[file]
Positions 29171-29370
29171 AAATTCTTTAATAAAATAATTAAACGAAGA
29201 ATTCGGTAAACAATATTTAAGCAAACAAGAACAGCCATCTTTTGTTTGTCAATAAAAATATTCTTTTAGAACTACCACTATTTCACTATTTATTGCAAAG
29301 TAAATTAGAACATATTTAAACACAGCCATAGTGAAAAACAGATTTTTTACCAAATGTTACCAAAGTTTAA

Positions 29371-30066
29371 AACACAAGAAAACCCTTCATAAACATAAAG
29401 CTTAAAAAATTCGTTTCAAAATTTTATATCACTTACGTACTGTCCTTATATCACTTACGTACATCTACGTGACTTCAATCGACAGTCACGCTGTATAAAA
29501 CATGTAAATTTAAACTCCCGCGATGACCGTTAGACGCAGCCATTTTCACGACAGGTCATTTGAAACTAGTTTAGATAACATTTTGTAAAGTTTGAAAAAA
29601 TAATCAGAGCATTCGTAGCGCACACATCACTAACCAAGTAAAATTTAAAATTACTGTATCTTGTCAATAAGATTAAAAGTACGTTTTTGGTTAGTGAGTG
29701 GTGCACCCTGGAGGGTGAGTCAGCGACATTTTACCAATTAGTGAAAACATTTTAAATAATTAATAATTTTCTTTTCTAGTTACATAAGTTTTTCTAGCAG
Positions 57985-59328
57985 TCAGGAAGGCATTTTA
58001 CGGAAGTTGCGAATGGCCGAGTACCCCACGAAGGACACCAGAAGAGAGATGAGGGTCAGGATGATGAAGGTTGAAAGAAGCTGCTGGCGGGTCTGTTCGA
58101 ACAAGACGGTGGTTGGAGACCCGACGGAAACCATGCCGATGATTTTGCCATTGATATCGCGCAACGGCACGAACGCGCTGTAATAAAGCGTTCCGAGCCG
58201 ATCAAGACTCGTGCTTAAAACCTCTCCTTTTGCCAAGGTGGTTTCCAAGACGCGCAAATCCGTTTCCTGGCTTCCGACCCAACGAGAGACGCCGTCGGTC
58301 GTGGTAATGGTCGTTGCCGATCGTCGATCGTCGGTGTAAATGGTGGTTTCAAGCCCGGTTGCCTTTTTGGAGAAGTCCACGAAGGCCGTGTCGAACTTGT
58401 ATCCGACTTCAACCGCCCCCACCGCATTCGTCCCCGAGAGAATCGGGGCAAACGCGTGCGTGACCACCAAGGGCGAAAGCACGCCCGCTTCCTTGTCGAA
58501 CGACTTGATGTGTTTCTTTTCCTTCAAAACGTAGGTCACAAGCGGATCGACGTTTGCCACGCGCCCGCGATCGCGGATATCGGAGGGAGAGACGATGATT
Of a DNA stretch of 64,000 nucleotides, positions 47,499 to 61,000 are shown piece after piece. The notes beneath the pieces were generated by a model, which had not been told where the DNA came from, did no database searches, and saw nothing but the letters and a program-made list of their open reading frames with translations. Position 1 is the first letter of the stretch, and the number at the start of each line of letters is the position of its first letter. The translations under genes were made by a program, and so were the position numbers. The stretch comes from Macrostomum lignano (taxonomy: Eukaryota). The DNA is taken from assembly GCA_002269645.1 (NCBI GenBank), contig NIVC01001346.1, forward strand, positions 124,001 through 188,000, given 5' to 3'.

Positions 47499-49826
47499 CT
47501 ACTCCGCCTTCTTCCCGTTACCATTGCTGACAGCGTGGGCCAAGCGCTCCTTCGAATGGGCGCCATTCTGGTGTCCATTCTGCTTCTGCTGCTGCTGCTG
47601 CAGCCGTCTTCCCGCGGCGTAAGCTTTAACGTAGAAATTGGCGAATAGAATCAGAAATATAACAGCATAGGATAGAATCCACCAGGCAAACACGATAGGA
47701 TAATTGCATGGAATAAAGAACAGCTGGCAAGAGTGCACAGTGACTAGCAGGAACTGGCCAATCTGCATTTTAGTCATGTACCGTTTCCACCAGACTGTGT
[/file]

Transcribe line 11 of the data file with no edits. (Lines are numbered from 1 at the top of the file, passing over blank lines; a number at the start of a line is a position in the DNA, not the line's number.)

Positions 57985-59328